There are more contemporary arguments by self-appointed arbiters of cultural appropriation, part of a bigger group of individuals known as “social justice warriors” (SJWs) on the internet. Notably, many a case has been made surrounding traditional outfits like the Japanese kimono and saris. Is it truly the misappropriation of a culture if an individual from a different culture opts to wear these outfits? Frankly, there is no evident basis for the accusation.
The kimono, which translates to a “thing to wear”, has found a solid footing in the Western world recently. Although kimonos are viewed as a product of Japan’s feudal past or a symbol of women’s oppression post-World War II, today they are a fashion choice. As this informative YouTube video by a Japanese/American couple living in Japan notes, foreigners are welcome to wear kimonos by most Japanese people. In addition, there is a movement in Japan called Kimono Jack, meant to instill contemporary interest in kimono-wearing. The 21st century has witnessed a sort of “kimono renaissance”, really. In modern times, an average Japanese person is open to modifications on the traditional idea of a kimono and the current kimono movement focuses on creating an awareness regarding the beauty of the garment, regardless of one’s cultural background.
Saris, on the other hand, can be traced back to the Indus Valley civilisation. Despite the modern association of saris with grace, saris — which means “strip of cloth” in Sanskrit — were pragmatically made to form a trouser-like attire, aiding women in their movements as well as covering their modesty. Although saris are an integral part of the cultural identity in South India today, there is no visible outcry in the South Indian community when a foreigner wears the garb. There are no “Let’s Not Allow Foreigners to Wear Saris” movements — one simply does not witness the degree of polarisation observed in some parts of Western media.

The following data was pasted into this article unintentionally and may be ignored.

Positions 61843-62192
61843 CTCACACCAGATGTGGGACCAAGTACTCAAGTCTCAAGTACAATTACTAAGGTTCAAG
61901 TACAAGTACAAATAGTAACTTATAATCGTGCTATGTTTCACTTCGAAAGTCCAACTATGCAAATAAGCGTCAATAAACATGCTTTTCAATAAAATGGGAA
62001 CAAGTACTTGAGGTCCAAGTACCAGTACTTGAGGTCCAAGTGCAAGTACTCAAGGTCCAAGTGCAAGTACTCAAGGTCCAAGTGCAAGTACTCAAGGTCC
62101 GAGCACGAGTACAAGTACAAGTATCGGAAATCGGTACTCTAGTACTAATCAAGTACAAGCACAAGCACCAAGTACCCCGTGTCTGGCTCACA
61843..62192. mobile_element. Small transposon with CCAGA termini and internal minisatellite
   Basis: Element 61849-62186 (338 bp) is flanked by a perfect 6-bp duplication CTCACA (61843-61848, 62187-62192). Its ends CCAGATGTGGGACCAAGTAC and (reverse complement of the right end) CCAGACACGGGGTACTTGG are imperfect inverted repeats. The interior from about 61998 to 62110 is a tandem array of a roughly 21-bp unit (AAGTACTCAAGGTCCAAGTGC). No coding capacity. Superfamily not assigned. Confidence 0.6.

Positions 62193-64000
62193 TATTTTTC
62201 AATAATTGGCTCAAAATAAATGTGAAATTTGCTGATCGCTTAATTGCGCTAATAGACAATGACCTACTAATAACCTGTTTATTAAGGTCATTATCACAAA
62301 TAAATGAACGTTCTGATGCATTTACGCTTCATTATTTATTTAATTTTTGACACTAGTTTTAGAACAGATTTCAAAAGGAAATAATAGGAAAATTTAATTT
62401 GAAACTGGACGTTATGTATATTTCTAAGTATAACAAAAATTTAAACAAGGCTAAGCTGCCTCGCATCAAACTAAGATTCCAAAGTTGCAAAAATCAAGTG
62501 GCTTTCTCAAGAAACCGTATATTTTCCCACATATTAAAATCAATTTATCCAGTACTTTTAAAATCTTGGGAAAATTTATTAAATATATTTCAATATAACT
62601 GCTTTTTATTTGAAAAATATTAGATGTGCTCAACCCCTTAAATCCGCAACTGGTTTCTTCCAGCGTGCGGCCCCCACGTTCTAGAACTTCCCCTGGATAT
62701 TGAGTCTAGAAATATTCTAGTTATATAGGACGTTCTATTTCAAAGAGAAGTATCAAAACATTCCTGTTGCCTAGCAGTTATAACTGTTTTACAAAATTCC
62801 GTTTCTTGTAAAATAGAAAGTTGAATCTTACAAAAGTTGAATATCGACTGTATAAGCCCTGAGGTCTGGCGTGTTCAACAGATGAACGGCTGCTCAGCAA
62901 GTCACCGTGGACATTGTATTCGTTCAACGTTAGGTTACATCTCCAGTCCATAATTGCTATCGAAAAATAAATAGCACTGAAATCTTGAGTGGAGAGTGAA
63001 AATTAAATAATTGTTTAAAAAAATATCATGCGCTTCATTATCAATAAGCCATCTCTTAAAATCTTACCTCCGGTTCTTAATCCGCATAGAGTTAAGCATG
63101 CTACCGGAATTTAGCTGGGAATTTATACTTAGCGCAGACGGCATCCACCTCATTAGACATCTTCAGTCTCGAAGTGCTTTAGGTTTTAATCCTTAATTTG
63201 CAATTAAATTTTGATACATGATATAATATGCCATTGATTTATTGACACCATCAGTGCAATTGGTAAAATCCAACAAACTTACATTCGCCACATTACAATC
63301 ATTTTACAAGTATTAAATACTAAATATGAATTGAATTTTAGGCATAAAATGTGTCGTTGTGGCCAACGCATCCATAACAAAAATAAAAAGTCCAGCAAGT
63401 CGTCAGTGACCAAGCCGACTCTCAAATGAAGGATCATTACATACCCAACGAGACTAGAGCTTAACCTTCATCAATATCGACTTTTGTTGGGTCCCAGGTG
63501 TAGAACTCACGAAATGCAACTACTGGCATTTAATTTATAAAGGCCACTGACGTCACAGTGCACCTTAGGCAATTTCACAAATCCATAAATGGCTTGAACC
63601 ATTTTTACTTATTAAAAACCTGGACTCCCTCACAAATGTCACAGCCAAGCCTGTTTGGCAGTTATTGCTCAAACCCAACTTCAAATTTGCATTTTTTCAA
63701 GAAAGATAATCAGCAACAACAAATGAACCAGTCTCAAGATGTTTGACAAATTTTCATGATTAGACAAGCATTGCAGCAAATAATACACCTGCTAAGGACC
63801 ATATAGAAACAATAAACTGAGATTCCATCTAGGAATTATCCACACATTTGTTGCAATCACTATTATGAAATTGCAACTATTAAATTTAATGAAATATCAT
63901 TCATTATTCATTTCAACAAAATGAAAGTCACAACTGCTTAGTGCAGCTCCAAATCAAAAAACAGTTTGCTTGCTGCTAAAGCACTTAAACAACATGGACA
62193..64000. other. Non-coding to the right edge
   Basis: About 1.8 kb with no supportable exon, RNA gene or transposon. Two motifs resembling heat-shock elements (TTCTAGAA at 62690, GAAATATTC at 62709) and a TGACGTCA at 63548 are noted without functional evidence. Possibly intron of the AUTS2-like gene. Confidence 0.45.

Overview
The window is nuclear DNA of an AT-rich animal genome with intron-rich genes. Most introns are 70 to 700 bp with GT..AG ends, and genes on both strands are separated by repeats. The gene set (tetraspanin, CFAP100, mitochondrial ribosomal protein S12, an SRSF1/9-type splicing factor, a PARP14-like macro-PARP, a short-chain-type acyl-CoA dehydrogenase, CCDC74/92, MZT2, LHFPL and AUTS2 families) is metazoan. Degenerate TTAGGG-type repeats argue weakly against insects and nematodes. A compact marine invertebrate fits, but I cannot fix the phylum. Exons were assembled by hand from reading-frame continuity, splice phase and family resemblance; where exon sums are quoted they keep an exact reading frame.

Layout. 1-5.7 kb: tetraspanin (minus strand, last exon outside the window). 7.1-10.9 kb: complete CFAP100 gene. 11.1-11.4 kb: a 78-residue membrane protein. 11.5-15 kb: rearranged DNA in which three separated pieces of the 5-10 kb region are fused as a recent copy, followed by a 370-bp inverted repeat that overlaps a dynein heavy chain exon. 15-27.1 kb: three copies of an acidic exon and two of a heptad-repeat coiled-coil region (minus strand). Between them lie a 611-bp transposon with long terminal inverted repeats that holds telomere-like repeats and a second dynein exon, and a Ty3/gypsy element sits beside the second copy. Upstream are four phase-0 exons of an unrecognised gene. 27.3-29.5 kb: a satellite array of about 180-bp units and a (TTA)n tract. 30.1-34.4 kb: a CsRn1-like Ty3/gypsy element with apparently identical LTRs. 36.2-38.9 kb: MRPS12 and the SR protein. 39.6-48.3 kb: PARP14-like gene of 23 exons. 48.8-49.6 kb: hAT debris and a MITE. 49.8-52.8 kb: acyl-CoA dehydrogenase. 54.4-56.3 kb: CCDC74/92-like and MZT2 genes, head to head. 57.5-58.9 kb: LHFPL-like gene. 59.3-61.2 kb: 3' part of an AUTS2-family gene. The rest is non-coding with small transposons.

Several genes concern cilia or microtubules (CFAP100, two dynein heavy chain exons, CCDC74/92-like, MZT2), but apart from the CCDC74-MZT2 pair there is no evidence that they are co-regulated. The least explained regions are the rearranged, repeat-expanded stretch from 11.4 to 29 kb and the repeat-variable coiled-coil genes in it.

Cultures are meant to be shared and appreciated — it is illogical to shun others for wanting to embrace your culture in its entirety. This recent article by Kenan Malik contains a fairly rational observation: “Cultures do not, and cannot, work through notions of ‘ownership’. The history of culture is the history of cultural appropriation — of cultures borrowing, stealing, changing, transforming.” World civilisations did not emerge and develop based on confining cultures to a specific set of attributes — all of us share a common ancestor as well as common knowledge. Telling someone not to wear a kimono or saree is as absurd as stopping a person from donning lederhosen or a cowboy hat on the basis of “misappropriating” Bavarian or North American culture.
What’s the verdict?
There is no denying the systemic cultural prejudice still seen in today’s world. Sure, Mickey Rooney’s stereotypically inaccurate portrayal of a Japanese character in Breakfast at Tiffany’s was uncomfortable to watch – as an Asian viewer, it made me cringe due to its misrepresentation of a specific culture.
Yet, the modern movement against cultural appropriation seems like a congregation of vigilantes wanting to exert control over others rather than having a vested interest in promoting intercultural understanding and mutual respect. Quite frankly, the entire charade is a misguided crusade.
Rather than creating a divide by picking on others for wearing saris and kimonos, perhaps it’s wise to refocus our attention on going against cultural misrepresentation. We need to embrace cultural pluralism — everyone has something to offer. Not allowing someone else to embrace your culture in its entirety — on the basis of “ownership” — sends a message of segregation, not progress. Some battles are not worth fighting, especially when they lead to nothing but negativity.